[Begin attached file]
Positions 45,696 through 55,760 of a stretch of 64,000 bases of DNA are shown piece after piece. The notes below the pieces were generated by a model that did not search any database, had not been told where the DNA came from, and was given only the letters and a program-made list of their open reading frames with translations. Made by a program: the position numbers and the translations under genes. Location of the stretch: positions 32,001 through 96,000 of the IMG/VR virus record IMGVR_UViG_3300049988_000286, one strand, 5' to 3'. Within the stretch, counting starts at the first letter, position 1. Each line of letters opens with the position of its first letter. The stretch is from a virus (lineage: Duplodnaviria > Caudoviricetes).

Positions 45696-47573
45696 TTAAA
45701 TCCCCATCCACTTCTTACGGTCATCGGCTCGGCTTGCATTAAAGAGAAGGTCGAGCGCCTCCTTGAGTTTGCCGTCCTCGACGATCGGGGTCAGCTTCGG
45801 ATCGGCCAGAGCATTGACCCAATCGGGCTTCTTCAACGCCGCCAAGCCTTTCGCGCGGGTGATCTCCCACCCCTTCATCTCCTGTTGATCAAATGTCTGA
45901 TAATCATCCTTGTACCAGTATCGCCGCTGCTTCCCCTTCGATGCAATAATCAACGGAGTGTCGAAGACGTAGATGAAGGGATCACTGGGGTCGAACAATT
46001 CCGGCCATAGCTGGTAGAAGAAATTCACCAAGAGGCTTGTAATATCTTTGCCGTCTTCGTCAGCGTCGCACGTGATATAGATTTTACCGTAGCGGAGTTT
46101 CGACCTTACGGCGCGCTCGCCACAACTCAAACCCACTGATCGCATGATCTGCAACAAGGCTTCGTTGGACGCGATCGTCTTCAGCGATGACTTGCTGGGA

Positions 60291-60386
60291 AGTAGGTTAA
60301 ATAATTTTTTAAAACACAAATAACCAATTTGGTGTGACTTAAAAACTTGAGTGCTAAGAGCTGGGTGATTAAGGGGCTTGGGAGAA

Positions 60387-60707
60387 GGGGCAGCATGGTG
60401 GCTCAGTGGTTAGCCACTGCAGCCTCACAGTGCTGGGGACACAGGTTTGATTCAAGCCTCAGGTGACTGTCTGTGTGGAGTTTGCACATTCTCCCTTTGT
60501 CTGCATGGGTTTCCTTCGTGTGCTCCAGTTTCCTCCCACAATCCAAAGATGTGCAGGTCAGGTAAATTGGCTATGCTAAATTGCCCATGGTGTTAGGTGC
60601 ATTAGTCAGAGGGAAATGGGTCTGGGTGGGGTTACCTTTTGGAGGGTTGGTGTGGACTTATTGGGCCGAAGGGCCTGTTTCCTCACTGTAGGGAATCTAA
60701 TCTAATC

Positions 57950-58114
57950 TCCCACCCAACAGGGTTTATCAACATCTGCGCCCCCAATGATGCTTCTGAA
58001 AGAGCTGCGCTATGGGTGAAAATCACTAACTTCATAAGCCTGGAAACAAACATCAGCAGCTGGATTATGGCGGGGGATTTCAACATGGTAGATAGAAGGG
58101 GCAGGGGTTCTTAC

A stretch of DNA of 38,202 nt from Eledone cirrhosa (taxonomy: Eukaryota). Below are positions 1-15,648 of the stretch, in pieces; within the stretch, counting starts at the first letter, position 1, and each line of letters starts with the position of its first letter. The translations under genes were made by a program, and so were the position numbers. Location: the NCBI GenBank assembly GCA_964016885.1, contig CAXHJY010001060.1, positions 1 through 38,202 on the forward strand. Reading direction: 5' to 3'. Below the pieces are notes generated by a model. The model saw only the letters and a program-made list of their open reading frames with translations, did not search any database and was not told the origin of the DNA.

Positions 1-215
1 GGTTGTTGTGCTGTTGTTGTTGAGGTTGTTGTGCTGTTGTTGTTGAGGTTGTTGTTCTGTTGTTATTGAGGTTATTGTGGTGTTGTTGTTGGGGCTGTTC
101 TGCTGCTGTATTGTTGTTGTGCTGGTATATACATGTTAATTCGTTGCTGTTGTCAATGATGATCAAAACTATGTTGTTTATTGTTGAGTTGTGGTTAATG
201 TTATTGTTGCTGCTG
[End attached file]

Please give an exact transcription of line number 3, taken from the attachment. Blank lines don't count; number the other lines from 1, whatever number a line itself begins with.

45696 TTAAA